Funding tight for US-VISIT

Homeland Security Department officials may be tight on money this fiscal year for the ambitious entry/exit system, but they expect the budget for fiscal 2005 to be higher.

Although the Bush administration originally requested $444 million for the U.S. Visitor and Immigrant Status Indicator Technology (US-VISIT) program in fiscal 2004, DHS ultimately received $330 million. That includes funding for items such as a program management office, management support, and operations and maintenance, which makes budgeting tight this year, US-VISIT director Jim Williams said.

"Those things have to come off the top of the $330 million, which concerns us [that] there's not a lot of money for this fiscal year," Williams said today, speaking at a Federal Sources Inc. breakfast.

Next fiscal year may be another story. Although he could not discuss the amounts requested, Williams said he was confident US-VISIT would get more funding in fiscal 2005.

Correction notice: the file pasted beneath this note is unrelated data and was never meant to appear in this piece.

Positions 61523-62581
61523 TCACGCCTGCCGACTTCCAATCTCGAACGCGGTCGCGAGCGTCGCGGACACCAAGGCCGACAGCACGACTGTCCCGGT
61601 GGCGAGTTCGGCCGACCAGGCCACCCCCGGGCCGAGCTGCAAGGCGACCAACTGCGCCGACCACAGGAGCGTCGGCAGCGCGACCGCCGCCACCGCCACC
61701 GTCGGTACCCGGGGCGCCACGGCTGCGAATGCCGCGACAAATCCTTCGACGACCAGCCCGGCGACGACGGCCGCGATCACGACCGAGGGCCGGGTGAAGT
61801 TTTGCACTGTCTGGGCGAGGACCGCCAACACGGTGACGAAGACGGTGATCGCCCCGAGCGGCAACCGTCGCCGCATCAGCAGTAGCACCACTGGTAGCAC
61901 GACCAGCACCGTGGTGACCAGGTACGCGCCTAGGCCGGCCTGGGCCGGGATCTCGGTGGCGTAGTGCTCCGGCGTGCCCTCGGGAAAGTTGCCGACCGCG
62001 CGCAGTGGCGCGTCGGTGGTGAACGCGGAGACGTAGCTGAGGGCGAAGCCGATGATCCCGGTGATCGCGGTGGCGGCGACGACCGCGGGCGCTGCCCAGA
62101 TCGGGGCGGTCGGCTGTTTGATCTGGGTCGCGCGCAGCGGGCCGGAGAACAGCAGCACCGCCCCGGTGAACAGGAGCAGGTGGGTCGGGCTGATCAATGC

US-VISIT officials continue to build the program management office, for which DHS Secretary Tom Ridge has approved 115 positions. Williams has said the office has about 50 people detailed so far. One position they are looking to fill is that of the chief strategist, he said.

With an expected release next month of a request for proposals for US-VISIT's prime integrator, officials are looking to industry for a strong business process vision, Williams said. The prime integrator should be able to present alternatives on meeting the goals for border management with an "actionable solution" they can use immediately after the contract is awarded in the spring, he said.

"We are trying to ambitiously accomplish all of that through this acquisition," Williams said.

Featured

  • Comment
    Diverse Workforce (Image: Shutterstock)

    Who cares if you wear a hoodie or a suit? It’s the mission that matters most

    Responding to Steve Kelman's recent blog post, Alan Thomas shares the inside story on 18F's evolution.

  • Cybersecurity
    enterprise security (Omelchenko/Shutterstock.com)

    Does Einstein need a post-SolarWinds makeover?

    A marquee program designed to protect the government against cybersecurity threats is facing new scrutiny in the wake of Solar Winds Orion breach, but analysts say the program was unlikely to have ever stopped the hacking campaign.

Stay Connected